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Old May 13th, 2011, 04:48 PM   #12
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You would be surprised how a few trackdays would help in these situations.

I always try to tighten up the turn instead of going wider.
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Old May 13th, 2011, 05:00 PM   #13
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That sucks dude! Always good being able to walk away
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Old May 13th, 2011, 05:23 PM   #14
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Thanks for the well-wishes guys. Now that it's a few hours later, I'm starting to get pretty sore, especially on my left arm... great... work will be a joy tomorrow.

I can straight up say the accident was most attributed to by me not being as comfortable turning as I could be, mainly because I never have to lean very far in my every day riding, so I don't know the extent to which the bike can go.


In the situation, my thought process was if I turned too far and hit the asphalt, I would have low-sided with the bike on top of me and kept on going right off the road. If I had slammed on the front brakes, I would have highsided, and been pretty bad off too, especially since I was still at somewhat of an angle.


I did what the MSF teaches when you come around a turn and see an obstacle: Straighten the bike, slow down as much as you can and get ready to crash off the road.


But biggest factor to how we took the turn was that it was a blind u-turn, fairly busy for being a backroad, and there would have been no time for reaction had a car come the opposite direction.
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Old May 13th, 2011, 07:45 PM   #15
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Glad to hear you're OK. Sorry about the bike. Look at it as an opportunity to do some tech stuff.

Quote:
Originally Posted by Linuss View Post
I did what the MSF teaches when you come around a turn and see an obstacle: Straighten the bike, slow down as much as you can and get ready to crash off the road.
My MSF course didn't teach us to prepare for crashing. In the situation you experienced our instructors taught us too lean more and commit to the turn. In the event we have to stop in a turn, straighten up first and stop as quickly and safely as possible.

I'm still a big noob to riding, and I've gone into some turns too fast. When I do, I lean more and/or push on the handlebar of the direction I want to go and that's gotten me through.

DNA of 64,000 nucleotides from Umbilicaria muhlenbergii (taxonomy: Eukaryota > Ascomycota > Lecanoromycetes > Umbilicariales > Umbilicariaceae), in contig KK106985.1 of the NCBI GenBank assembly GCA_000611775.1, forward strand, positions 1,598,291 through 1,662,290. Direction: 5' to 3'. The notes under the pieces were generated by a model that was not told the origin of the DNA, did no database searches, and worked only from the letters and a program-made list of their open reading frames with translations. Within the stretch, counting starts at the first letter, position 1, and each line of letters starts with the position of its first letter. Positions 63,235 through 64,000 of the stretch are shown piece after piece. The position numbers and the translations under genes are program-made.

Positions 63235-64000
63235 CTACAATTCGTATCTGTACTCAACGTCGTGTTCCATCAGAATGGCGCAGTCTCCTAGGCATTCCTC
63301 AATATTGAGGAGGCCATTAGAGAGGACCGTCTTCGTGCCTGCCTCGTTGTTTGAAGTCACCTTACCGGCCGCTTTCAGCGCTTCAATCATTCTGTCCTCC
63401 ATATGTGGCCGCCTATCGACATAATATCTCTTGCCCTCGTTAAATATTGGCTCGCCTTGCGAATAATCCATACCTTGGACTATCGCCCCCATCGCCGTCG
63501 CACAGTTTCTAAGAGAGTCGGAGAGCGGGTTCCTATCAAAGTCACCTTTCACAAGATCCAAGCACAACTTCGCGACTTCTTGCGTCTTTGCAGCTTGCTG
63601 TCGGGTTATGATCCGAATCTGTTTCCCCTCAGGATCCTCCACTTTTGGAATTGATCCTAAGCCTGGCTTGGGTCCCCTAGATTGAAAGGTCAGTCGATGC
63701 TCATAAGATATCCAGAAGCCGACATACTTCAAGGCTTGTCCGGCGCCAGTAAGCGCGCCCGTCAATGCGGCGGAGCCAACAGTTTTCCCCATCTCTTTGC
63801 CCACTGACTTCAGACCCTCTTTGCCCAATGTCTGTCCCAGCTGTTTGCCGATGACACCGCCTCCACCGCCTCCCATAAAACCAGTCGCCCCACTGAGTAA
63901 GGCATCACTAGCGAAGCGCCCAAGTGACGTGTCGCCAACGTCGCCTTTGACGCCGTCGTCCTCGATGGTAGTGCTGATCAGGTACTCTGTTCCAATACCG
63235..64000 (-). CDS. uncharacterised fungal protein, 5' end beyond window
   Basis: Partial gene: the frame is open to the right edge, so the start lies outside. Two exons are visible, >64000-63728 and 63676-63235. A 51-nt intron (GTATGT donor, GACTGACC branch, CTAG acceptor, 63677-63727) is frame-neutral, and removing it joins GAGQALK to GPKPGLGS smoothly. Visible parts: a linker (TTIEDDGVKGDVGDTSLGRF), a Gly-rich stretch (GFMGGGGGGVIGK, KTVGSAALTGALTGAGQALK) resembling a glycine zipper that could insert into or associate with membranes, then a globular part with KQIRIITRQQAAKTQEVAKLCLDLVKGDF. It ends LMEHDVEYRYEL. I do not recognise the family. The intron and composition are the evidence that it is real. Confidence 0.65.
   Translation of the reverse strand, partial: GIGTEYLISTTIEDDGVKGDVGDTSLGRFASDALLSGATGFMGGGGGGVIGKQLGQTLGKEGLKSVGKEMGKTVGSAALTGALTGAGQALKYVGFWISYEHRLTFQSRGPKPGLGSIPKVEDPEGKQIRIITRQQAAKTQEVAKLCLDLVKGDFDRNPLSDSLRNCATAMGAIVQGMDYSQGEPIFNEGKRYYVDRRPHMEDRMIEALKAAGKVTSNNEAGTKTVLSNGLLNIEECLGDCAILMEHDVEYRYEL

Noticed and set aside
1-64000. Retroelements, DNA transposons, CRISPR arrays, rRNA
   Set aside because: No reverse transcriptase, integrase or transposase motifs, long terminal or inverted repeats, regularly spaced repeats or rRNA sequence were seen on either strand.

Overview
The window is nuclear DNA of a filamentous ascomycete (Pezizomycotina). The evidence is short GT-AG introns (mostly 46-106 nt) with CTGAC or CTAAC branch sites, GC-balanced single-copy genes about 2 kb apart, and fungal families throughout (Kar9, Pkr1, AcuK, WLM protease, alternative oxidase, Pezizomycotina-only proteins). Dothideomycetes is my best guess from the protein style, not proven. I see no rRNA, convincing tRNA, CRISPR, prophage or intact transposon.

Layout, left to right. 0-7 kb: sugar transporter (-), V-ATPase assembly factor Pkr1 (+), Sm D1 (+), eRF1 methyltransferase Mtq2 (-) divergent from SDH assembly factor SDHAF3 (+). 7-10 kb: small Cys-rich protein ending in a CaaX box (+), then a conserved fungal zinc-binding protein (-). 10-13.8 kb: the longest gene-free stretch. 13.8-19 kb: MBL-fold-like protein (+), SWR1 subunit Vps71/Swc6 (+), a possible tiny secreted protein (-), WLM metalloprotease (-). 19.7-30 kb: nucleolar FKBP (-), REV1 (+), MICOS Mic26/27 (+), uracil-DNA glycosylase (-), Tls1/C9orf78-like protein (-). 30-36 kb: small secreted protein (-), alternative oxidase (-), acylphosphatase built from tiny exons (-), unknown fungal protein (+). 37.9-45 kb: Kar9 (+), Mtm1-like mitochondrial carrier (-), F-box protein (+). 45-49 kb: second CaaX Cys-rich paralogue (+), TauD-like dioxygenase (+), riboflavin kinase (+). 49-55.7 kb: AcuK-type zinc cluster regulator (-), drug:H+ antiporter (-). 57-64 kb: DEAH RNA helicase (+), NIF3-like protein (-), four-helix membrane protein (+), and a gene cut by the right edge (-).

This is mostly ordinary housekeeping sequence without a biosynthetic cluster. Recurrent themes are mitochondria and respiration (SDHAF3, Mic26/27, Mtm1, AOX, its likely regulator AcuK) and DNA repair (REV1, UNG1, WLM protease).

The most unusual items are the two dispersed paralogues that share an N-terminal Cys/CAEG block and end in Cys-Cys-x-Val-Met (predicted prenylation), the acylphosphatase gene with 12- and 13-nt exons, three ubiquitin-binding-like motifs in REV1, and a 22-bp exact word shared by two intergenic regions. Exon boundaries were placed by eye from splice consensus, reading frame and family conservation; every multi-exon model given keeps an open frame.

I've been monitoring local news regarding motorcycle accidents and there's been a few fatalities. At least two thirds of them involved a single motorcycle failing to negotiate a curve.

Again glad you're OK. Ride safe.
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Old May 13th, 2011, 08:34 PM   #16
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Still a good day and a fun time. Linuss if your up to it next week we can hit up going the other direction towards Mansfield.
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Old May 13th, 2011, 08:58 PM   #17
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looks like a decreasing radius, off camber turn? if so, those have caught many people off guard, so don't feel bad. still, crashing sucks and glad to hear you made it out relatively unscathed. ATGATT

hindsight is 20-20, but it really sounds like you were riding too fast for the situation and your experience level. slow down before the turn.

as Oscar already pointed out, perhaps a track day would help to get you familiar with exactly what your bike is capable of. skills learned there translate extremely well to the street.

if not, at a a minimum, I highly recommend you pick up a few good books on street riding skills. David Hough's "Proficient Motorcycling" and "More Proficient Motorcycling" are excellent reads.
http://www.webbikeworld.com/books/pr...torcycling.htm

have fun, ride safe
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Old May 13th, 2011, 09:09 PM   #18
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Ouch.
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Old May 13th, 2011, 09:58 PM   #19
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Sorry to hear about the crash but glad to hear your in good shape. Its always fun finding new twisties, and even if I know the road I ride like a pussy the first run(i have low-sided) just cause of lame crap like the debris you encountered.
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Old May 13th, 2011, 10:21 PM   #20
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wow!! glad your ok!!
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Old May 13th, 2011, 11:46 PM   #21
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Get rid of the IRC rear also...
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Old May 14th, 2011, 12:16 AM   #22
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Way to keep on keeping on...
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Old May 14th, 2011, 12:51 AM   #23
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Glad you were geared up and you and the bike are ok!